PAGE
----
Exploitation is built into the social structure, and traffickers will keep up their activities as long as the system allow it
The crime of human trafficking is one of the most appalling affronts to human rights and dignity. Heartbreakingly, this terrible business is alive and well in Bangladesh in 2020.
Under a 2012 law that criminalized human trafficking, at least 4,000 cases are pending investigation. The conviction rate currently stands at a mere 1.7%. Despite the government’s assurances, it is clear that not enough is being done.
Nevertheless, it is good to see some action being taken at long last. Back in March, seven tribunals were set up to deal with the thousands of trafficking cases at hand, and just last week, in its first verdict, a woman was found guilty of kidnapping her neighbour’s child and then selling the child to traffickers.
Let us hope this is the first conviction of many. The law minister has said Bangladesh was speeding up its efforts to bring human traffickers to justice. Certainly, the anti-trafficking tribunals signal to the people that the government is taking the human trafficking problem seriously, but the fact is, a few arrests here and there are akin to a drop in the ocean.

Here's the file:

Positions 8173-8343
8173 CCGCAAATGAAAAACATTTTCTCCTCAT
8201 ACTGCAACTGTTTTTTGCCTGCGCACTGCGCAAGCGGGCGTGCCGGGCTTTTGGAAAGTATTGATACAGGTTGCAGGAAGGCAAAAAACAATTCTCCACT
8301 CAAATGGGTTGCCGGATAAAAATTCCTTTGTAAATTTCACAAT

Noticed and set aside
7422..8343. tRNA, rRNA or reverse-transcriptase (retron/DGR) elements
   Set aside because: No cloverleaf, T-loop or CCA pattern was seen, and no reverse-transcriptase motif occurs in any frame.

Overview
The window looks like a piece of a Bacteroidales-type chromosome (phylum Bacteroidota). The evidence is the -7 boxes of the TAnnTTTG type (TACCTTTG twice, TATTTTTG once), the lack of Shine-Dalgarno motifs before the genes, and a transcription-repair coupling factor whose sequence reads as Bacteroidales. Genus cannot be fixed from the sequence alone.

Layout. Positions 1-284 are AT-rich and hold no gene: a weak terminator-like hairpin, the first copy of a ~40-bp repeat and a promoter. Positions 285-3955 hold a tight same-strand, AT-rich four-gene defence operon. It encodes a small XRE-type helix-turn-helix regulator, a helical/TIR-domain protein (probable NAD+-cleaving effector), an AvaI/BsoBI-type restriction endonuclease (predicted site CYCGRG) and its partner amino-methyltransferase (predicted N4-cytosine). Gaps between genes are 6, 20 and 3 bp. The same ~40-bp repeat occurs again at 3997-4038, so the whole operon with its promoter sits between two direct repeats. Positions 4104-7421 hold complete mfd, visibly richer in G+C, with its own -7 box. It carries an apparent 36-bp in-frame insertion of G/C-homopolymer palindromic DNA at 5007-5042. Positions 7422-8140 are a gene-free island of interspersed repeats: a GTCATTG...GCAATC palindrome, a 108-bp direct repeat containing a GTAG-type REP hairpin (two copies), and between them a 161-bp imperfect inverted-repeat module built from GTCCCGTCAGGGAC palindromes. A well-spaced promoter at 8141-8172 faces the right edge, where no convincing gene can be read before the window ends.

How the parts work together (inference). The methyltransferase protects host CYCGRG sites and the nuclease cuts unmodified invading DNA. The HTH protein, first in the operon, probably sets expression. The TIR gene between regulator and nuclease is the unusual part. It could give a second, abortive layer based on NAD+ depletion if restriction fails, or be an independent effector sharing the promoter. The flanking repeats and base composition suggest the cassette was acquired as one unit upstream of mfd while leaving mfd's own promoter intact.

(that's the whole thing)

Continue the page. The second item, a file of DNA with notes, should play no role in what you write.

The problem must be approached systemically, and tackled from all angles. Exploitation is built into the social structure, and traffickers will keep up their activities as long as the system allows it. There remain too many within our society who wish to exploit poor and helpless people, and factors such as poverty, a lack of education, and a lack of support from the authorities mean too many are ready to fall prey.
The government has a duty to protect its citizens from exploitation and harm, and this will involve not only throwing the book at those who violate the rights of others, but going back to the root causes that make people vulnerable to traffickers in the first place.